Taking your medication matters

Many of us don't use our medication properly. This can lead to serious consequences. Here's what could happen to you if you don't take your medication as directed by your doctor:

  • You could end up in the emergency room or the hospital. Around 30% of emergency room visits related to medication use are due to improper use of medications, and some of these visits lead to hospitalization.
  • Your symptoms could get worse. If you're taking a medication to control your symptoms, your symptoms may worsen if you're not using it properly. For example, antibiotics need to be finished even if you are feeling better. If you stop treatment early, the infection may come back and you could be left feeling worse than before. Similarly, if you are combining certain medications, interactions between them can cause unwanted side effects, or the effectiveness of one medication may be altered. For example, certain antibiotics should not be combined with multivitamins or antacids.
  • You could suffer long-term complications if your condition is not properly treated. People with long-term health problems like diabetes, high blood pressure, or high cholesterol can end up with complications such as heart attacks or strokes if their condition is not kept under control with medication.
  • Your medication could stop working. Some medications, such as oral contraceptives and HIV medications, need to be taken on a strict schedule. If you miss doses or take them late, your medication could become less effective or even stop working for you altogether. In the case of HIV medications, you may then need to be switched to another medication. This cuts into the number of options that you have left to treat your condition. Studies show that you need to take at least 95% of your doses properly in order to keep your HIV medications working.
  • You could experience more side effects. If you are not taking the medication properly, or taking too much, you are at a higher risk of side effects.
  • You could become dependent on your medication. Some medications, such as sedatives, can cause dependence if they are not used properly.
  • You could go into withdrawal. For some medications, such as hormone therapy, medications for mental health disorders, or thyroid medications, it may not be safe to suddenly stop taking them. Instead, your doctor or pharmacist can suggest ways to gradually reduce your dose so that you can avoid withdrawal symptoms.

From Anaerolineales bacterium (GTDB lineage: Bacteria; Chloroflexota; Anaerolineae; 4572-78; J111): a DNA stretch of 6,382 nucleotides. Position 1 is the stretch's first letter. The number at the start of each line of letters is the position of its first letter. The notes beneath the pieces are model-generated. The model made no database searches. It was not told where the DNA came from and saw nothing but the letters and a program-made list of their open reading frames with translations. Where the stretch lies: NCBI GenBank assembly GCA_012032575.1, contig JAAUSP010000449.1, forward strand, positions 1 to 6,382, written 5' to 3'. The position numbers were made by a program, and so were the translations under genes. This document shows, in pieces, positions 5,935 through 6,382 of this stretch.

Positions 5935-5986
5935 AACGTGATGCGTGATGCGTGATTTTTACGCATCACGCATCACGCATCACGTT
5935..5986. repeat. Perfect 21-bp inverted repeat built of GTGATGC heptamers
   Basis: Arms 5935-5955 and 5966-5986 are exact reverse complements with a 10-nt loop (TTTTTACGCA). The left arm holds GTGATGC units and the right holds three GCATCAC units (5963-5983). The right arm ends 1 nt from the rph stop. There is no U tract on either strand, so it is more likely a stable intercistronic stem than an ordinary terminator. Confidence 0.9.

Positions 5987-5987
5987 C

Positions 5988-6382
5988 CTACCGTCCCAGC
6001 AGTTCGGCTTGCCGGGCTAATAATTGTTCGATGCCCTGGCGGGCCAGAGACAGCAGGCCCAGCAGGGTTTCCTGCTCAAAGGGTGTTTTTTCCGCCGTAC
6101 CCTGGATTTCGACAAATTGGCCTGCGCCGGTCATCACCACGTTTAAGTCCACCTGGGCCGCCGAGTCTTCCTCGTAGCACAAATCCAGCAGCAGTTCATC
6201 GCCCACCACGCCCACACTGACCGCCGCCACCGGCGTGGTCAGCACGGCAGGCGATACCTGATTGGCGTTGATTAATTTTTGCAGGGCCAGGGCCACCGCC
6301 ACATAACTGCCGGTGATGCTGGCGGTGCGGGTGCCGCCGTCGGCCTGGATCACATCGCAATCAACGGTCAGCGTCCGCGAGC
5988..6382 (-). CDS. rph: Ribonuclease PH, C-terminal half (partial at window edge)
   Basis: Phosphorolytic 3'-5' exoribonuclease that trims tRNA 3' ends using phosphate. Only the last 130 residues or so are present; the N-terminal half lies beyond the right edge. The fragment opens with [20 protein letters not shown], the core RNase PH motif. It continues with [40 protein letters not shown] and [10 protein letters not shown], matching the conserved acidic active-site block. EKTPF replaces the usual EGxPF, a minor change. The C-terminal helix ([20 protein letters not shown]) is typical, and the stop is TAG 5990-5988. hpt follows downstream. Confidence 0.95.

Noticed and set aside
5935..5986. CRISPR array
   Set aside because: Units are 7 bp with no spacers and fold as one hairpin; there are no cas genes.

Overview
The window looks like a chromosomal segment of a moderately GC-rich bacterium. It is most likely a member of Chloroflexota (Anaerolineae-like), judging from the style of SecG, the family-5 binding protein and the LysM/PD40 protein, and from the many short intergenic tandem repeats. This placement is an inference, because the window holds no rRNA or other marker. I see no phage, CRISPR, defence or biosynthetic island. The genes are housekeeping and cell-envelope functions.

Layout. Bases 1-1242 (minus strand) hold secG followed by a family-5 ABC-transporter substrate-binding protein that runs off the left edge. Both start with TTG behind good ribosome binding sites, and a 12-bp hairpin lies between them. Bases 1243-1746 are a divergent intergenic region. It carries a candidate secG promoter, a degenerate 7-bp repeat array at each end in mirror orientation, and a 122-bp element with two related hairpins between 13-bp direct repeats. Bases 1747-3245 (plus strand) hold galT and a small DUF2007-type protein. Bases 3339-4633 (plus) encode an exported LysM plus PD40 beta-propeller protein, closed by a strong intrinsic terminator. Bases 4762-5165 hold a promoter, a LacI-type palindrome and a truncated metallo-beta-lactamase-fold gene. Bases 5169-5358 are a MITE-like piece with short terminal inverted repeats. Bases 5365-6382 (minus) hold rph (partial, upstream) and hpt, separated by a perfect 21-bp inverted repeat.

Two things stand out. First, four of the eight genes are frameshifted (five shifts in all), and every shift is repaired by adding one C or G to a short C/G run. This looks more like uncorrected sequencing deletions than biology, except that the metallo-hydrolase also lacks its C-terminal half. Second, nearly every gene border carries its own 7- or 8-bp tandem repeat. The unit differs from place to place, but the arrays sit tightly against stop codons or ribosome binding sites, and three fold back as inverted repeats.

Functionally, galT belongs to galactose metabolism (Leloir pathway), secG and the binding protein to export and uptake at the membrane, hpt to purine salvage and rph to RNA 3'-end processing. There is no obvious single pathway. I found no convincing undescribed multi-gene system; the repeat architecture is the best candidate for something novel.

Not sure if you're taking your medication properly? See "Are you putting your health at risk?" and take our self-assessment questionnaire to find out. For tips to help make it easier to take your medication, see "Stick to your treatment, the easy way!"

Are you putting your health at risk?

Could the way you're taking your medications be putting your health at risk? Take our self-assessment questionnaire to find out:

Do any of the following statements describe you (for one or more of your medications)?

How you feel about your medication:

  • I'm not sure if I really need this medication.
  • I'm not sure if the medication is really helping.
  • I feel that it doesn't really make a difference if I miss a dose of my medication.

What you know about your medication:

  • I'm not sure how to use my medication.
  • I'm not sure how to store my medication.
  • I'm not sure what to do if I miss a dose of my medication.

How you're taking your medication:

  • I didn't fill the prescription at all.
  • When I run out of medication, I don't refill it right away.
  • I sometimes miss doses of my medication.
  • I sometimes forget whether I've taken my medication.
  • I have been taking less of my medication so that it will last longer because it is expensive.
  • I have stopped my medication or lowered the dose on my own because of side effects (without checking with my doctor first).
  • I have stopped my medication or lowered the dose on my own because my symptoms seem to be getting better (without checking with my doctor first).

If you answered "Yes" to any of these statements, your health may be at risk because of the way you're taking your medication. Talk to your pharmacist about your concerns and how to use your medication properly. Read "Your medication: 11 things you must know" to find out what to ask your pharmacist.

If you're having problems taking your medication as directed, you're not alone! On average, 50% of all people on long-term medications are not taking them as directed. So don't be embarrassed – your pharmacist is there to help you, not to judge you. By trying to stick to treatment, you're taking a valuable step towards better health! For more information on what you can do, read "Stick to your treatment, the easy way!"